The other event that occurred last week that needs mentioning is the explosion of the fertilizer plant in West, Texas. West is a small town of Czech origin just north of Waco.  About 3 thousand people live there now, but it has always been a small farming community.  My dad graduated from high school there in 1943 and when you visit to pick up any number of Czech delicacies (Kolaches are terrific there), you can see the town is still pretty much like it was when my father was a resident.   The explosion of the plant killed as many as 15 people and injured over 150 more, many who were residents at a nursing home that was located within close proximity of the plan.  The explosion occurred after a fire had started at the plant.  First responders were on the scene quickly and had begun to evacuate people close to the plant when an earthquake like explosion that leveled a 3-4 block radius around the plant occurred.  The fertilizer that exploded is thought to be ammonium nitrate, a fairly common agricultural fertilizer, but one that is also highly explosive and indeed has been used in bombings such as the Oklahoma City bombing in the mid-90's that killed over 160 people and launched bomber Timothy McVeigh into the spotlight.  While there is no reason to think this incident in West was anything more than an industrial accident, one has to wonder why schools, nursing homes and residents were built around this plant which has been in the area for over 50 years.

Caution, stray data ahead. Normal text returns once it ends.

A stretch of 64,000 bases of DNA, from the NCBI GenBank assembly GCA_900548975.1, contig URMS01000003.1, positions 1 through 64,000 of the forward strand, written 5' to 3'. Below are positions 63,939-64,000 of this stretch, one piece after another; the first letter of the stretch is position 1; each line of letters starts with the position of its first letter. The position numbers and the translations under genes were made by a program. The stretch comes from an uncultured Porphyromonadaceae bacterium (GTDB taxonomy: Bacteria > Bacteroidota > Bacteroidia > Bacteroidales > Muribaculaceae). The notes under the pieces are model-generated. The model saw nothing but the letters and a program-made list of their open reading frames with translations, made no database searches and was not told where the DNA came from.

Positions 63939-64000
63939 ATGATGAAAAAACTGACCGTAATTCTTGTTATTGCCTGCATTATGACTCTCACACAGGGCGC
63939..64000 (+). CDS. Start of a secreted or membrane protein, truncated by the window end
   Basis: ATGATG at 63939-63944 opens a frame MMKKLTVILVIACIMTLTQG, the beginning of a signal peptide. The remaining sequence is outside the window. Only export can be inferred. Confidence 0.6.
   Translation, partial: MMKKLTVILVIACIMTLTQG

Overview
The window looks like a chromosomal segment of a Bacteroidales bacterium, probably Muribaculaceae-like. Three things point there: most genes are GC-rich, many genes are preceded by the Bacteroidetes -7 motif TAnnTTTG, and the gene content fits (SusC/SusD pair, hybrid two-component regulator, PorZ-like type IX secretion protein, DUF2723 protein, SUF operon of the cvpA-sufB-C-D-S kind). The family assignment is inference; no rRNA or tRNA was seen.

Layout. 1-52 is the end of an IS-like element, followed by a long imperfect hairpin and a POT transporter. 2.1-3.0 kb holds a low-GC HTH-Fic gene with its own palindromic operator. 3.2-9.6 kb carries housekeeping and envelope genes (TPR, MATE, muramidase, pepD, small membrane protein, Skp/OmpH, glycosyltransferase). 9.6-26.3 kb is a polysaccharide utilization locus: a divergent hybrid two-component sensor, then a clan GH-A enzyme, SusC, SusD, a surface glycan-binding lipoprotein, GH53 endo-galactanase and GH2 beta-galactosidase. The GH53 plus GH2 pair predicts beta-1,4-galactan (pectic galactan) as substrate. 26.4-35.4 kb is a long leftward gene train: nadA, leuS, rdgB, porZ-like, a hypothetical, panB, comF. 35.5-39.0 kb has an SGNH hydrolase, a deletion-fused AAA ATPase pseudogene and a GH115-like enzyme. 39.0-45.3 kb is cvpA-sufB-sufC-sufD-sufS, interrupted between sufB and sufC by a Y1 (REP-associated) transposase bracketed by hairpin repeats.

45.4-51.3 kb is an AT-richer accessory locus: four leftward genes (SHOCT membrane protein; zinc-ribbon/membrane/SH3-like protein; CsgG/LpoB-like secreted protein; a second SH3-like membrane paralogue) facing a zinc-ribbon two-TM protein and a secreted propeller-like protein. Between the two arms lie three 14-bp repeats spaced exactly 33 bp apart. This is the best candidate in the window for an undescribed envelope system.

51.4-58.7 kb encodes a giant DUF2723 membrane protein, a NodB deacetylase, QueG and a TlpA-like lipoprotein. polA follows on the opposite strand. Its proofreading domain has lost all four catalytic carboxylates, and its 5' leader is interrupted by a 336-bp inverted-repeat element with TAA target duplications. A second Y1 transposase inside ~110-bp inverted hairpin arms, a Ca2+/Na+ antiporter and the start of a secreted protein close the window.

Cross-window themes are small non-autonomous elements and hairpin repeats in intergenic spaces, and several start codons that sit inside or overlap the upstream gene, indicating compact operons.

So, once again, our country is a victim of violence. One instance, an intended attack on people enjoying a pleasant day in Boston and watching a race, and another, seemingly accidental that shook the foundations of an entire community in North Central Texas. 

Violence is with us constantly.  Whether it is overt and intended, or the result of an accident, people are killed or hurt daily.  Automobile accidents kill on average about 30 thousand Americans each year.  None of them for all intents and purposes intentional.  We have about the same amount of deaths from gun violence per year in this country.   Many other forms of violence take our sons and daughters, brothers and sisters, mothers and fathers and our friends from us routinely.  It is something when we experience it, find it extremely difficult to grasp and cope.   When it is personal, it is more painful than reading about it in the paper or on the news.